Inspectors praise effectiveness of prison for sex offenders near Rugby - but there are some concerns
Inspectors found a training prison near Rugby holding only sex offenders has remained effective - but they have outlined a few ways things can improve.
The G4S-run HMP Rye Hill, a training prison near Willoughby which holds male sex offenders, was inspected in September last year.
And the results of this inspection were released on February 7.
Of the 659 prisoners held at the time of the inspection, 488 were serving sentences of more than 10 years, while more than 100 were serving indeterminate sentences, including life.
Almost all of these men pose a high risk of serious harm to others.
When asked 'do you think your experiences in this prison have made you less likely to offend in the future?' 68 per cent of prisoners said 'yes'.
And more than half of the offenders said they live near to the prison.
Peter Clarke, HM Chief Inspector of Prisons, said: “This is basically an effective prison delivering good outcomes.
"The amount of violence recorded was not excessive and those incidents that did occur were not normally very serious.
"The atmosphere in the prison was settled and most prisoners seemed motivated to engage with the staff and the daily regime.”
Inspectors assessed the prison’s rehabilitation and release planning, including public protection and preparation of men to transfer to prisons that would release them, to be good.
This was the same grade as at the previous inspection in 2015.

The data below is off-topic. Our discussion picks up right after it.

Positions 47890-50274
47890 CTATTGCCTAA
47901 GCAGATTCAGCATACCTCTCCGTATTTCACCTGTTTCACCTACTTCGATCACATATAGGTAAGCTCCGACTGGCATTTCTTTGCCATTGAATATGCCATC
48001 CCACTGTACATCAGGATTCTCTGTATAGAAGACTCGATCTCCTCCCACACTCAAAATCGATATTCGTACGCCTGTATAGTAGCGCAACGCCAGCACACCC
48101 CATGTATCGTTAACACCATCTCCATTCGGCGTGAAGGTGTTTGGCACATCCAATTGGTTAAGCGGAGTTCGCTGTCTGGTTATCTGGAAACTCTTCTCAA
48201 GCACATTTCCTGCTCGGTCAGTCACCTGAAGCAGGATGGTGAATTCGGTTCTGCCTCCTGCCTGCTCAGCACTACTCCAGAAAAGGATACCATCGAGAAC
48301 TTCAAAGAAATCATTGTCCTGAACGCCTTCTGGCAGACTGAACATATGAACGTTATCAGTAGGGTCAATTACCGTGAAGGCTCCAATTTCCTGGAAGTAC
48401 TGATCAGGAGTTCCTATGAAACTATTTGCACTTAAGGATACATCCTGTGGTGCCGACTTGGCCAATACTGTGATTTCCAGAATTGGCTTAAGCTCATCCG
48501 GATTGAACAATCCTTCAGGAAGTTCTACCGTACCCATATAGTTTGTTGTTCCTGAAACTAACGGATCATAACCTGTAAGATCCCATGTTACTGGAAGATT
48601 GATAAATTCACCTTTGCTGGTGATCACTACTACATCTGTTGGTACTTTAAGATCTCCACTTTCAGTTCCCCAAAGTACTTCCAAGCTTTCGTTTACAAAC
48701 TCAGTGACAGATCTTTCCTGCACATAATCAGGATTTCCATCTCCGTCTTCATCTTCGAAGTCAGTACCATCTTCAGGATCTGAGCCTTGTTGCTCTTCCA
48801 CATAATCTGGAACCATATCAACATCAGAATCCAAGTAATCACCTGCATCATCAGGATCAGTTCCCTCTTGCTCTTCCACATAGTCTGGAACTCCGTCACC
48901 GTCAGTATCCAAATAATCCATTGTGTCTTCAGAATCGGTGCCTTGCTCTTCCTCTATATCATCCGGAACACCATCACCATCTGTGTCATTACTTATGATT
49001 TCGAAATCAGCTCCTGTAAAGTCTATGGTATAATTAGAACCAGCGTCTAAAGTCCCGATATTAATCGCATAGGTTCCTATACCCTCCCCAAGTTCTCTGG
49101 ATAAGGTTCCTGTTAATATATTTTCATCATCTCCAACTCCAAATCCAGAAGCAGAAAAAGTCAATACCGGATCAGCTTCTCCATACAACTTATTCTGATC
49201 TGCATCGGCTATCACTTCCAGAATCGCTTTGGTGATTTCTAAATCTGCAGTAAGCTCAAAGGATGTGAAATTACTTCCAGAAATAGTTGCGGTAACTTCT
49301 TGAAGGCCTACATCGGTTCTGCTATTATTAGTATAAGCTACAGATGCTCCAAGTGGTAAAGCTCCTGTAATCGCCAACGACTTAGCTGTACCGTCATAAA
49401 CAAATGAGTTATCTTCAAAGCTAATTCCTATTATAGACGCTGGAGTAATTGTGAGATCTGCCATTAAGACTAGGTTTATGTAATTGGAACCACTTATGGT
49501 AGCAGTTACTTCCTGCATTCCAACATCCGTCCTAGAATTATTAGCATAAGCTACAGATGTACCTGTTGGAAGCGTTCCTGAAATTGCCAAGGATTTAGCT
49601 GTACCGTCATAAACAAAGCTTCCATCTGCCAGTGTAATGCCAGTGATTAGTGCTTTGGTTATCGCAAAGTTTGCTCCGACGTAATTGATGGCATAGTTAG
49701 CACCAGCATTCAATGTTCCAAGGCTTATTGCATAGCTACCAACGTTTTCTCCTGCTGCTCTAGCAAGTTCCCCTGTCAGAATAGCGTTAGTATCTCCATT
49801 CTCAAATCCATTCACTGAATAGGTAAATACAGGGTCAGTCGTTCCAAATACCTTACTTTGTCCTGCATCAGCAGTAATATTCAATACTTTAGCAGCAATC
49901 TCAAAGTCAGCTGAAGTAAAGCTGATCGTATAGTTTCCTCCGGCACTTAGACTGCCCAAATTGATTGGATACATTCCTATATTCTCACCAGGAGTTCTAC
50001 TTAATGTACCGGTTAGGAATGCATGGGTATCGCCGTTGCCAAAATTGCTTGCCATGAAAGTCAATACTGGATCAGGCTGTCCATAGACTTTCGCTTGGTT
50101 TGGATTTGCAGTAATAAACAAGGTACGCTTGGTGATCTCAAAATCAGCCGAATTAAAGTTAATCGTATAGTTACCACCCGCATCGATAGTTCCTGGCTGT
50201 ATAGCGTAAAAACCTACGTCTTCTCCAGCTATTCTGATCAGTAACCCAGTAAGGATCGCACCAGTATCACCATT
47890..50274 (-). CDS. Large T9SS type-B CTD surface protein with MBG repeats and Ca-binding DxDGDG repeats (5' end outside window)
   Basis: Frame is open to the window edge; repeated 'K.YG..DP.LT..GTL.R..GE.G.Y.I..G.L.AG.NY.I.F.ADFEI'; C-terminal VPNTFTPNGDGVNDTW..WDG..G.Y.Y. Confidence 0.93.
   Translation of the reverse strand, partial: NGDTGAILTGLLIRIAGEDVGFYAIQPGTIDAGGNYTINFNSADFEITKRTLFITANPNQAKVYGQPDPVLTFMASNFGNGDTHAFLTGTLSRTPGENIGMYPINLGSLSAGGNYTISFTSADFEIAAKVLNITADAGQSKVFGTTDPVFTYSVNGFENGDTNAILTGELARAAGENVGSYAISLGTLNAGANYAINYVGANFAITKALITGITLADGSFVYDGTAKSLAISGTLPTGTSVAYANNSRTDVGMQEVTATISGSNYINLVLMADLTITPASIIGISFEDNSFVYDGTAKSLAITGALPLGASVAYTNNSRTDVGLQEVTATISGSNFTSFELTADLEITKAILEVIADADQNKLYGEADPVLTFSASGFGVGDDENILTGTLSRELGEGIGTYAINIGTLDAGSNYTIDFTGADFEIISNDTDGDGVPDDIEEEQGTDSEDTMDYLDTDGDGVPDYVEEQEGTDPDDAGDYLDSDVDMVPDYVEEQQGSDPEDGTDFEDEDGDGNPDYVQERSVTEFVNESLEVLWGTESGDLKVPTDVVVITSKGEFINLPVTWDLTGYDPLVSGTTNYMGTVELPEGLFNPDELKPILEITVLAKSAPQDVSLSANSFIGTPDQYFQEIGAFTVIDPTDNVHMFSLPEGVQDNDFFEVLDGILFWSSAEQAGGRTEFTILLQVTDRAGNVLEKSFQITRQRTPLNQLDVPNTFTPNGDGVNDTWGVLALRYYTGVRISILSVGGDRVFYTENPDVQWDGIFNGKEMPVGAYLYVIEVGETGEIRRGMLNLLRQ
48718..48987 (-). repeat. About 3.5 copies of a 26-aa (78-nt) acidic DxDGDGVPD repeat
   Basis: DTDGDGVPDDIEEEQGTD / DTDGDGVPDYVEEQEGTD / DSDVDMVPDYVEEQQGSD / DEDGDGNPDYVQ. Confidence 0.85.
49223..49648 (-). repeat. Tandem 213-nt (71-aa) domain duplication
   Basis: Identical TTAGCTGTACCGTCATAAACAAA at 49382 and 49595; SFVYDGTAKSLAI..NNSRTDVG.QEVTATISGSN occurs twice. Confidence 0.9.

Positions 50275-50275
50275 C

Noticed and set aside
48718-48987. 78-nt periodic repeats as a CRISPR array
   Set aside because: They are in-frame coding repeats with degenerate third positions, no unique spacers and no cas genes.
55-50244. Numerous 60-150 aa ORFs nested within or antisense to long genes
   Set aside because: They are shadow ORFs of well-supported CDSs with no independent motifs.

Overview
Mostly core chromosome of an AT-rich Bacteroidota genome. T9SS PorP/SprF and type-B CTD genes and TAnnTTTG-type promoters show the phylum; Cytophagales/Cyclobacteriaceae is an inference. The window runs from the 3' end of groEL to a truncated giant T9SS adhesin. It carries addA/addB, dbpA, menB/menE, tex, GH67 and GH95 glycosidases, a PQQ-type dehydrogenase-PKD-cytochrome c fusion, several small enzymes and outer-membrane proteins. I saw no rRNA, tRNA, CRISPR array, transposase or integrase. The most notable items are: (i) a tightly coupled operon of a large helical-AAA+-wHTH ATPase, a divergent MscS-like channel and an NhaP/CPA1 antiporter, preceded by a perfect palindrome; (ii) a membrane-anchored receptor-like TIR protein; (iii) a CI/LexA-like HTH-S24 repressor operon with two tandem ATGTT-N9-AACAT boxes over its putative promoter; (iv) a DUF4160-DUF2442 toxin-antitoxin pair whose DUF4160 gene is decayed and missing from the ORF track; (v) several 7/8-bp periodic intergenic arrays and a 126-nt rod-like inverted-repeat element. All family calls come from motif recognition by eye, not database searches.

Self-harm was relatively high, but a spokesperson for the prison said a comparatively small number of prisoners accounted for a disproportionate number of incidents.
And Mr Clarke said: “Those in crisis suggested to us that they felt well cared for, aided in part by good peer support engagement.”
Inspectors also said Rye Hill was clean and well maintained, and cell accommodation was found to be very good.
Access to amenities such as clothing, showers and cleaning materials was similarly good.
Prisoners were unlocked for meaningful amounts of time and very few were locked up during the working day.
There was good access to recreational facilities, including an activity centre offering support for older, vulnerable and disabled men.
But inspectors judged the overall effectiveness of education, skills and work as ‘requires improvement’.
Public protection work was satisfactory, but a concern shared in the report was that in some cases risk management plans were being drawn-up too close to the time of a prisoner's release.
The report stated this is: 'a concern given that many of those due for release presented a high risk of serious harm to others.'
Overall, Mr Clarke said: “At Rye Hill we found a well-led establishment working hard to promote the well-being of its prisoners, to sustain a credible community ethos and to create a meaningful rehabilitative culture.
We found some very effective outcomes and while there were gaps, there was every reason to believe that the prison was very well placed to improve still further.”
Phil Copple, HM Prison and Probation Service (HMPPS) director general for Prisons, said: “G4S is running an effective prison at HMP Rye Hill which is focused on giving offenders the skills they need to turn their lives around.
"Since the inspection, increased checks and support have been put in place for those prisoners most at risk of self-harm, and I am confident that the prison will respond to the report’s recommendations to improve even further.”
View the full report by visiting: www.justiceinspectorates.gov.uk/hmiprisons/inspections/hmp-rye-hill-2/